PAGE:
More Americans Likely to Back Universal Health Care Because of Coronavirus

More than four-in-ten Americans say they are more likely to put their support behind universal health care proposals after seeing the results of the ongoing coronavirus spread.

With more than two-thirds of Americans, 67 percent, saying they are concerned about someone in their family becoming infected with the COVID-19 illness, a significant percentage of U.S. adults say they have newfound support for a federal government-backed health insurance plan. A new Morning Consult survey released Friday revealed that 26 percent of U.S. adults are now "much more likely" to support universal health care proposals. And an additional fifteen percent said they are "somewhat more likely" to back a single-payer health care coverage plan - proposals which were widely touted by Democratic presidential candidates including Senators Elizabeth Warren and Bernie Sanders.

In total, the new survey shows that 41 percent of the American public are more likely to support universal health care since the December emergence of the coronavirus in China - while 35 percent say their opinion of such proposals has not changed.

The Morning Consult poll comes as millions of Americans are self-isolating, avoiding public spaces and amassing stockpiles of hand sanitizer and other disinfectants amid the coronavirus spread. According to a tracker from Johns Hopkins University, there have been at least 69 U.S. deaths and over 3,700 cases across the country. Worldwide, over 169,000 people have been infected with the coronavirus, which causes COVID-19, resulting in more than 6,500 total deaths.

Support for a national health plan in which all Americans would receive insurance from a single government plan did not gain anywhere near majority support until 2016, according to the Kaiser Family Foundation. And among Republicans, support for universal health care has actually decreased over the past decade. But the Morning Consult data shows that at least one-in-four Republicans and 34 percent of Independent voters are newly on-board with universal health care proposals. Still, 12 percent of Americans said the coronavirus spread has made them less likely to support a federal government-backed health care coverage system.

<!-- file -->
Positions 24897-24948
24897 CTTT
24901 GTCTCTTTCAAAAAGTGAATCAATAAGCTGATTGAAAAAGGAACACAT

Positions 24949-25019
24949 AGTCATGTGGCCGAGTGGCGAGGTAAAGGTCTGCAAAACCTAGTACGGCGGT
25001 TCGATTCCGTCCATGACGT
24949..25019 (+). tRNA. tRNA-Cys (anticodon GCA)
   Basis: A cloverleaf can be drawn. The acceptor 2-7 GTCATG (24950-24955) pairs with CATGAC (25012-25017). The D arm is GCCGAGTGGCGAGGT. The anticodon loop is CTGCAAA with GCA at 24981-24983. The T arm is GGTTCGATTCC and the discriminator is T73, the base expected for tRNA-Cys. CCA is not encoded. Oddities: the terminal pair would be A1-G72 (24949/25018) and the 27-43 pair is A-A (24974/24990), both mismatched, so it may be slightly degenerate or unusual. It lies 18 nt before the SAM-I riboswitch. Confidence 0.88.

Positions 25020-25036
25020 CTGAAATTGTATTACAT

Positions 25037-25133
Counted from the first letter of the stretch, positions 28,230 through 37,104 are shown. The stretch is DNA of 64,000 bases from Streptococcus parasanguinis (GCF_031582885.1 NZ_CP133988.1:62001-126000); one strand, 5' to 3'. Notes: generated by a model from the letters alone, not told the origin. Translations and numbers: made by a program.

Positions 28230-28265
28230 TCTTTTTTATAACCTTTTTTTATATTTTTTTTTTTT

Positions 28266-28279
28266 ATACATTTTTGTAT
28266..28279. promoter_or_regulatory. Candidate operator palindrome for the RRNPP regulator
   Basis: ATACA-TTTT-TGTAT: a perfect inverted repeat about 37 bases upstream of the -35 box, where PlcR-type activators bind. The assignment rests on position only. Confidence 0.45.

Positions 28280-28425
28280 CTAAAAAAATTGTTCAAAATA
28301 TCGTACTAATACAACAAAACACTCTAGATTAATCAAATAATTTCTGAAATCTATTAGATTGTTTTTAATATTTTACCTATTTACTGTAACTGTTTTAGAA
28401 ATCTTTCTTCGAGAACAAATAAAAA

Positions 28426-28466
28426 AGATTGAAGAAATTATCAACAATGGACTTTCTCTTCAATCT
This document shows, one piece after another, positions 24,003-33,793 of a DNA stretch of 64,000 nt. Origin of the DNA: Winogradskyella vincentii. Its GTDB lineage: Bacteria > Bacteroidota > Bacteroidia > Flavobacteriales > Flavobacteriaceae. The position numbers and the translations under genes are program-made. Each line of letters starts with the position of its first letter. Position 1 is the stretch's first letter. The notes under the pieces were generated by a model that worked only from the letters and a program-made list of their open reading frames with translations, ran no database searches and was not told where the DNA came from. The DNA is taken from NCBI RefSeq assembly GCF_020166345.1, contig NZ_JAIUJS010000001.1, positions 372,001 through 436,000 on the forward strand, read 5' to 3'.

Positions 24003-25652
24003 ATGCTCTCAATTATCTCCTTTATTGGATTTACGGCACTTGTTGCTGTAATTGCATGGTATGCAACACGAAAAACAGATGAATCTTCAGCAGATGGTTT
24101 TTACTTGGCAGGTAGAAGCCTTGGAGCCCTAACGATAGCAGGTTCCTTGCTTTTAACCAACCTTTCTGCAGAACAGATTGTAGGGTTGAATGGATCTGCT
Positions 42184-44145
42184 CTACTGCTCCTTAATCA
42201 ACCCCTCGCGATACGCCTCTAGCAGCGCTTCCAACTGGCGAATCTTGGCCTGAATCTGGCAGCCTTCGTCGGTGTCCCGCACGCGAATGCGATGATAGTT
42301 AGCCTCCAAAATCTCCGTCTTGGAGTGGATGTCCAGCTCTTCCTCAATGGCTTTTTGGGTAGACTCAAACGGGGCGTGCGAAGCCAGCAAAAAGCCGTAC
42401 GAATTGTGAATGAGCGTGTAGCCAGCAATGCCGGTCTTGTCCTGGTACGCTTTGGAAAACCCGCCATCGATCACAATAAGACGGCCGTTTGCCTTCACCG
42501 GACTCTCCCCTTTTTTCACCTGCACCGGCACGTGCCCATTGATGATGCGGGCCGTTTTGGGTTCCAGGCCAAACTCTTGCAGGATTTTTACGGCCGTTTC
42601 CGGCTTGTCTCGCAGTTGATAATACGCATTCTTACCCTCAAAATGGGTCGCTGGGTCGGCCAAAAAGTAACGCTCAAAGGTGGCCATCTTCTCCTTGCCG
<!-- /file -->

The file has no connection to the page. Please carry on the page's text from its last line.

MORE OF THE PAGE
Twenty-one percent of Republicans said they are "much less likely" to support universal health care since the coronavirus first emerged in China late last year, the Morning Consult data shows.

Among Democrats, 39 percent are "much more likely" to embrace universal health care and an additional 20 percent said they are "somewhat more likely" in the wake of the coronavirus spread. But 38 percent of Independents say their opinion has not changed.

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More than 4-in-10 Americans say they are more likely to support a universal health care proposal in the wake of coronavirus spread. Getty

Journalists, political pundits and health care providers have noted that countries like South Korea, which has a comprehensive form of national health care, has performed well in responding to the coronavirus outbreak.

"South Korea also has a universal health care system (though a different one from Italy) and has dealt with the pandemic better than anywhere else," remarked Adam Serwer, staff writer at The Atlantic.

"Universal sick leave, universal health care, universal basic income, food assistance, unemployment, social housing — this crisis is showing us, in real time, that we need social democracy," remarked New York Times columnist Jamelle Bouie.